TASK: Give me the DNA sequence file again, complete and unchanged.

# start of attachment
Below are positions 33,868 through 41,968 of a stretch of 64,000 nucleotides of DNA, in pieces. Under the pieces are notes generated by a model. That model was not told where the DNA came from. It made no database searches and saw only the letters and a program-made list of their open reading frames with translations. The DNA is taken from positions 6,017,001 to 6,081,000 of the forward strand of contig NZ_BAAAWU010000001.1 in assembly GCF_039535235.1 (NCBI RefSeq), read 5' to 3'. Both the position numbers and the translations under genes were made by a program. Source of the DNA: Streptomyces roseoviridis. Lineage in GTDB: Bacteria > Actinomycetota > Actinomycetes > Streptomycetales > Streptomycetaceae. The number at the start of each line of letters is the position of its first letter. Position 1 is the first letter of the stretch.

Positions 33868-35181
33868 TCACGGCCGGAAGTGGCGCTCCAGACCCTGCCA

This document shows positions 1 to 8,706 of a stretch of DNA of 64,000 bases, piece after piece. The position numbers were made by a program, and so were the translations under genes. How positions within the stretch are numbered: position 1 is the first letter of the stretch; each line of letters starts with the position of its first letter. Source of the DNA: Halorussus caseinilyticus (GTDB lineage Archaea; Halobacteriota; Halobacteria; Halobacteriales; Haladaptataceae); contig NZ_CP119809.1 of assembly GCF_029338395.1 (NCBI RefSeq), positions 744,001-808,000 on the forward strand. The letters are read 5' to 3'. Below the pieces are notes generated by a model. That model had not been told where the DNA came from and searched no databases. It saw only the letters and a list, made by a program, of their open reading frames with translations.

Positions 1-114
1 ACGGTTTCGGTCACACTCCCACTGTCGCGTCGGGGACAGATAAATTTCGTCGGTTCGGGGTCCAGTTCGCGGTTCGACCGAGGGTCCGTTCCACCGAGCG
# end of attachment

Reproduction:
Below are positions 33,868 through 41,968 of a stretch of 64,000 nucleotides of DNA, in pieces. Under the pieces are notes generated by a model. That model was not told where the DNA came from. It made no database searches and saw only the letters and a program-made list of their open reading frames with translations. The DNA is taken from positions 6,017,001 to 6,081,000 of the forward strand of contig NZ_BAAAWU010000001.1 in assembly GCF_039535235.1 (NCBI RefSeq), read 5' to 3'. Both the position numbers and the translations under genes were made by a program. Source of the DNA: Streptomyces roseoviridis. Lineage in GTDB: Bacteria > Actinomycetota > Actinomycetes > Streptomycetales > Streptomycetaceae. The number at the start of each line of letters is the position of its first letter. Position 1 is the first letter of the stretch.

Positions 33868-35181
33868 TCACGGCCGGAAGTGGCGCTCCAGACCCTGCCA

This document shows positions 1 to 8,706 of a stretch of DNA of 64,000 bases, piece after piece. The position numbers were made by a program, and so were the translations under genes. How positions within the stretch are numbered: position 1 is the first letter of the stretch; each line of letters starts with the position of its first letter. Source of the DNA: Halorussus caseinilyticus (GTDB lineage Archaea; Halobacteriota; Halobacteria; Halobacteriales; Haladaptataceae); contig NZ_CP119809.1 of assembly GCF_029338395.1 (NCBI RefSeq), positions 744,001-808,000 on the forward strand. The letters are read 5' to 3'. Below the pieces are notes generated by a model. That model had not been told where the DNA came from and searched no databases. It saw only the letters and a list, made by a program, of their open reading frames with translations.

Positions 1-114
1 ACGGTTTCGGTCACACTCCCACTGTCGCGTCGGGGACAGATAAATTTCGTCGGTTCGGGGTCCAGTTCGCGGTTCGACCGAGGGTCCGTTCCACCGAGCG